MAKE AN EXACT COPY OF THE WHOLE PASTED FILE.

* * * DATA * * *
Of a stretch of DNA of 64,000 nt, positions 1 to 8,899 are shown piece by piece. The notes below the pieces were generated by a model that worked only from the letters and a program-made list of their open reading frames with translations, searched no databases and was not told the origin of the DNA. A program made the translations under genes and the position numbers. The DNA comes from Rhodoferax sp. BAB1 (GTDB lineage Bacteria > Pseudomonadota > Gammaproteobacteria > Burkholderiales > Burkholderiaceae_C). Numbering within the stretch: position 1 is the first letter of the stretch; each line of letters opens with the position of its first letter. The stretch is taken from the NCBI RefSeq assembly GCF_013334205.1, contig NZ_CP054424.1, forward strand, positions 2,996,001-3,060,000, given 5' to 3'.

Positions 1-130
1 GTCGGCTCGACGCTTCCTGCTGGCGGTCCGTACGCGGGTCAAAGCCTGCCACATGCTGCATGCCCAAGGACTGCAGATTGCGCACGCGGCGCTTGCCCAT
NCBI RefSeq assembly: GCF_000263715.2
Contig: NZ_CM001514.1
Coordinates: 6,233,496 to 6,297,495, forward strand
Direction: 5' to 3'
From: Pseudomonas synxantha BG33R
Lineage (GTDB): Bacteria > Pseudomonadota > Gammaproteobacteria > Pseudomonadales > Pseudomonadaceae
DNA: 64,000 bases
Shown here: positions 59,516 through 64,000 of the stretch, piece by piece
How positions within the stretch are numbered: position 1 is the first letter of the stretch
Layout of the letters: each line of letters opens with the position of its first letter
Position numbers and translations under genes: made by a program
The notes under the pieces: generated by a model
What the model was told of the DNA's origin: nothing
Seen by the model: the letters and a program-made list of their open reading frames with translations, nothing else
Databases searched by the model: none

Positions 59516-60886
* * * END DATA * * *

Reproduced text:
Of a stretch of DNA of 64,000 nt, positions 1 to 8,899 are shown piece by piece. The notes below the pieces were generated by a model that worked only from the letters and a program-made list of their open reading frames with translations, searched no databases and was not told the origin of the DNA. A program made the translations under genes and the position numbers. The DNA comes from Rhodoferax sp. BAB1 (GTDB lineage Bacteria > Pseudomonadota > Gammaproteobacteria > Burkholderiales > Burkholderiaceae_C). Numbering within the stretch: position 1 is the first letter of the stretch; each line of letters opens with the position of its first letter. The stretch is taken from the NCBI RefSeq assembly GCF_013334205.1, contig NZ_CP054424.1, forward strand, positions 2,996,001-3,060,000, given 5' to 3'.

Positions 1-130
1 GTCGGCTCGACGCTTCCTGCTGGCGGTCCGTACGCGGGTCAAAGCCTGCCACATGCTGCATGCCCAAGGACTGCAGATTGCGCACGCGGCGCTTGCCCAT
NCBI RefSeq assembly: GCF_000263715.2
Contig: NZ_CM001514.1
Coordinates: 6,233,496 to 6,297,495, forward strand
Direction: 5' to 3'
From: Pseudomonas synxantha BG33R
Lineage (GTDB): Bacteria > Pseudomonadota > Gammaproteobacteria > Pseudomonadales > Pseudomonadaceae
DNA: 64,000 bases
Shown here: positions 59,516 through 64,000 of the stretch, piece by piece
How positions within the stretch are numbered: position 1 is the first letter of the stretch
Layout of the letters: each line of letters opens with the position of its first letter
Position numbers and translations under genes: made by a program
The notes under the pieces: generated by a model
What the model was told of the DNA's origin: nothing
Seen by the model: the letters and a program-made list of their open reading frames with translations, nothing else
Databases searched by the model: none

Positions 59516-60886